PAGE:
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Runways Gone Wild

Scientists work to prevent planes from colliding with wildlife

Greg Balor/Alamy

Wildlife strikes can put planes and passengers in danger. Birds pose the greatest risk.

We’ve got a terrapin on the runway!” During the summer, this is a common message pilots radio in while landing at John F. Kennedy (JFK) International Airport in New York City. 

The airport is one of the busiest travel hubs in the U.S. It’s also right next to a body of water called Jamaica Bay. During the summer, female terrapins come ashore looking for a sandy spot to lay their eggs. Sometimes the turtles wander onto the runways.

We’ve got a terrapin on the runway!” This is a common message pilots say on the radio during summer. It happens when pilots land at John F. Kennedy (JFK) Airport in New York City.

This airport is one of the busiest travel hubs in the U.S. It’s also right next to a body of water called Jamaica Bay. Female terrapins come ashore during summer. They’re looking for a sandy spot to lay their eggs. Sometimes the turtles wander onto the runways. 

Turtles aren’t the only ones causing trouble on runways. Across the country, run-ins with rodents, foxes, and many different types of birds are common. Scientists are working to keep runways clear of wild animals so planes can take off and land safely. 

It’s an important job. Wildlife strikes, or collisions between airplanes and animals, damage planes and hurt or kill wildlife. Usually, passengers don’t notice collisions, and planes land safely. But wildlife strikes cause about $900 million in damage each year. 

Airports attract animals because they look like a patch of wilderness. “To animals, the airport looks like a good spot to find food and water,” says Laura Francoeur. She’s the chief wildlife biologist at JFK.

Turtles aren't the only ones causing trouble. Across the country, different types of animals wander onto runways. They include rodents, foxes, and many different types of birds. Scientists are working to keep runways clear of wild animals. That’s so planes can take off and land safely. 

The work is an important job. Wildlife strikes are collisions between airplanes and animals. They damage planes. They also hurt or kill wildlife. Usually, passengers don’t notice collisions. The planes land safely. But wildlife strikes cause about $900 million in damage each year. 

Airports attract animals. That’s because they look like a patch of wilderness. “To animals, the airport looks like a good spot to find food and water,” says Laura Francoeur. She’s the chief wildlife biologist at JFK.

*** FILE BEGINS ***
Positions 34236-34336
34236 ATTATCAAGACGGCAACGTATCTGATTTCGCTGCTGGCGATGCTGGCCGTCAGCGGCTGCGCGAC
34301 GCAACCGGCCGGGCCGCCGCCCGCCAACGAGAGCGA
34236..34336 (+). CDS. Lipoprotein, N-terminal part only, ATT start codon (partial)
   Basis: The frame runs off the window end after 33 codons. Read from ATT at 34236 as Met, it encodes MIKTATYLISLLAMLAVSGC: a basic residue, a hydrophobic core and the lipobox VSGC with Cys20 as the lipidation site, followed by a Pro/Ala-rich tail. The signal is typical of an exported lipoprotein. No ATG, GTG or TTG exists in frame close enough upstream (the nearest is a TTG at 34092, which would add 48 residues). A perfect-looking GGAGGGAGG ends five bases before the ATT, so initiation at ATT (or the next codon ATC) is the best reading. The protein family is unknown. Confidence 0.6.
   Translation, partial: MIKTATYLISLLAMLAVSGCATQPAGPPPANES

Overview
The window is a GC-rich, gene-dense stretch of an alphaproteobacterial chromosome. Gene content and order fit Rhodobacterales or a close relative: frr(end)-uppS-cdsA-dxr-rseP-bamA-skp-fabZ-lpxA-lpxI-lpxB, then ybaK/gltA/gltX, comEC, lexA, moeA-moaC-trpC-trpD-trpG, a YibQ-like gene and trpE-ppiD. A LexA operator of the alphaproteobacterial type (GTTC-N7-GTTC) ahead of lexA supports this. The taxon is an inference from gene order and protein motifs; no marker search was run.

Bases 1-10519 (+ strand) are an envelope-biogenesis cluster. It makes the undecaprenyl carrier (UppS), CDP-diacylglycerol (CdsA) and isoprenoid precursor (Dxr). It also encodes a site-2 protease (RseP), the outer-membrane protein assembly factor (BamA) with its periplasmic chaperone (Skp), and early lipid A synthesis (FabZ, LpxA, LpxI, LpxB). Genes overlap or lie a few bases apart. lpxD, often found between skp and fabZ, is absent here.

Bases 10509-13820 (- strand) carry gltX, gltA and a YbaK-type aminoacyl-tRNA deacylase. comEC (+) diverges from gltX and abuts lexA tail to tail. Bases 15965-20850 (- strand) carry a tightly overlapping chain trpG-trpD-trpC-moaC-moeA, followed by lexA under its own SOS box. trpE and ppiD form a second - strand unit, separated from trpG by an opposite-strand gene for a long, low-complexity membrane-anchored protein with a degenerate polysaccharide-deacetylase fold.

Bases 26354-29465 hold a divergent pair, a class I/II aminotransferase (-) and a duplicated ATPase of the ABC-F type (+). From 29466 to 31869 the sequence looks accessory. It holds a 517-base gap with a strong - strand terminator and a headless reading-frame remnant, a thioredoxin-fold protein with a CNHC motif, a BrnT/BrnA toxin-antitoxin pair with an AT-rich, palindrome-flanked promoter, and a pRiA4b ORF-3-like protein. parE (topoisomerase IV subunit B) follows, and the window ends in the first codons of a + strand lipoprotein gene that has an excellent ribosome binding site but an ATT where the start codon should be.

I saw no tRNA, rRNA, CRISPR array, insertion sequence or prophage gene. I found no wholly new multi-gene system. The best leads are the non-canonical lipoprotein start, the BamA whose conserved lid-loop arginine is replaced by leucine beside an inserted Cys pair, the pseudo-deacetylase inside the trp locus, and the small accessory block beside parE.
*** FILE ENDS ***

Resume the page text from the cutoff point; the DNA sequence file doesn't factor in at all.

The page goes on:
Francoeur’s team scoops up a terrapin whenever one is spotted at JFK. They take the turtle to an airport lab, study it, and release it back into Jamaica Bay.

If birds get too close, Francoeur’s team sets off firecrackers. The noise scares birds away. 

Other airports use different strategies. Shining lights at pigeons frightens them off. Blaring sirens can startle birds. Fences help keep wildlife out. 

“It will take a combination of solutions,” says Travis DeVault. He’s a biologist at the U.S. Department of Agriculture. “No single method will solve every situation.”

Francoeur’s team scoops up a terrapin whenever one is spotted at JFK. They take the turtle to an airport lab. Then they study it. Afterward, they release it back into Jamaica Bay.

If birds get too close, Francoeur’s team sets off firecrackers. The noise scares birds away.

Other airports use different strategies. Shining lights at pigeons frightens them off. Blaring sirens can startle birds. Fences help keep wildlife out.

“It will take a combination of solutions,” says Travis DeVault. He’s a biologist at the U.S. Department of Agriculture. “No single method will solve every situation.”

Each line represents a runway. Name the lines that are parallel.

Each line represents a runway. Name the lines that are parallel.

Circle an area where two lines intersect.

Circle an area where two lines intersect.

What kind of angles are those marked by the black dots? What is their measurement?

What kind of angles are those marked by the black dots? What is their measurement?

What is the measure of the angle marked by the orange star? What kind of angle is it?

What is the measure of the angle marked by the orange star? What kind of angle is it?

Is angle 1 equal to, greater than, or less than angle 2? Explain.

Is angle 1 equal to, greater than, or less than angle 2? Explain.

On the diagram, circle two areas where right angles are formed.

On the diagram, circle two areas where right angles are formed.

Draw a new runway parallel to one of the existing runways. Does it intersect with any other runways? Explain.

Draw a new runway parallel to one of the existing runways. Does it intersect with any other runways? Explain.

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